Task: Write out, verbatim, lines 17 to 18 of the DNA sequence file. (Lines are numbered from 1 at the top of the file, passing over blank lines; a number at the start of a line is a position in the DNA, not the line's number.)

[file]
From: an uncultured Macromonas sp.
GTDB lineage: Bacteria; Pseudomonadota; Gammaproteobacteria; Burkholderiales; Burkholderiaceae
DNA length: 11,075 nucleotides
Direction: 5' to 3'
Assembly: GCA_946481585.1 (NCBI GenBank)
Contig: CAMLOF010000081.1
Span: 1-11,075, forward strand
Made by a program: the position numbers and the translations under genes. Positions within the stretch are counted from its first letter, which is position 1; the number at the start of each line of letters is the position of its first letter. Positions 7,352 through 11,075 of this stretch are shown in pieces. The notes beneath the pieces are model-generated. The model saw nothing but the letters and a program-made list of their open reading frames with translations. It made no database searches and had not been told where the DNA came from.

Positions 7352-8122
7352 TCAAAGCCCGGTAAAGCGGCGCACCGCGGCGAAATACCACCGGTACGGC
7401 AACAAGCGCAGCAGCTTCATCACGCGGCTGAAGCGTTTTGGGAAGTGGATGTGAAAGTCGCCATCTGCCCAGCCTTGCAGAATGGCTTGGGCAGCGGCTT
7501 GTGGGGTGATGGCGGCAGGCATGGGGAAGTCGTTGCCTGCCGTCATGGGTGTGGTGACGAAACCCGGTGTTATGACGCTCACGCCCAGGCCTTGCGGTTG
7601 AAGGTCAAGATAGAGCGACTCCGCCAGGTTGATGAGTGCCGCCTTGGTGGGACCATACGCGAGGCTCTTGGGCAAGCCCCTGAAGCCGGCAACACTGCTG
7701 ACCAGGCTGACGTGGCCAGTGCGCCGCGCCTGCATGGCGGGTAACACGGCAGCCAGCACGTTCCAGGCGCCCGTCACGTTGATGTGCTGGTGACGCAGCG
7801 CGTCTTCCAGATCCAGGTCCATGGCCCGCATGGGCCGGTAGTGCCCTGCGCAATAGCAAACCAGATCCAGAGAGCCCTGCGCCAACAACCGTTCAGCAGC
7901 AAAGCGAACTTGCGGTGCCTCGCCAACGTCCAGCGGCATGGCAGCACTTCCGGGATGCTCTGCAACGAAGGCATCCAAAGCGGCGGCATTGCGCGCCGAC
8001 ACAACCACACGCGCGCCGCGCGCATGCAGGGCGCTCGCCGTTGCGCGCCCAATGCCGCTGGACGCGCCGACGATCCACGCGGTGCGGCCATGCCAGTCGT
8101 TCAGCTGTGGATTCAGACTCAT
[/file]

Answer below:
8001 ACAACCACACGCGCGCCGCGCGCATGCAGGGCGCTCGCCGTTGCGCGCCCAATGCCGCTGGACGCGCCGACGATCCACGCGGTGCGGCCATGCCAGTCGT
8101 TCAGCTGTGGATTCAGACTCAT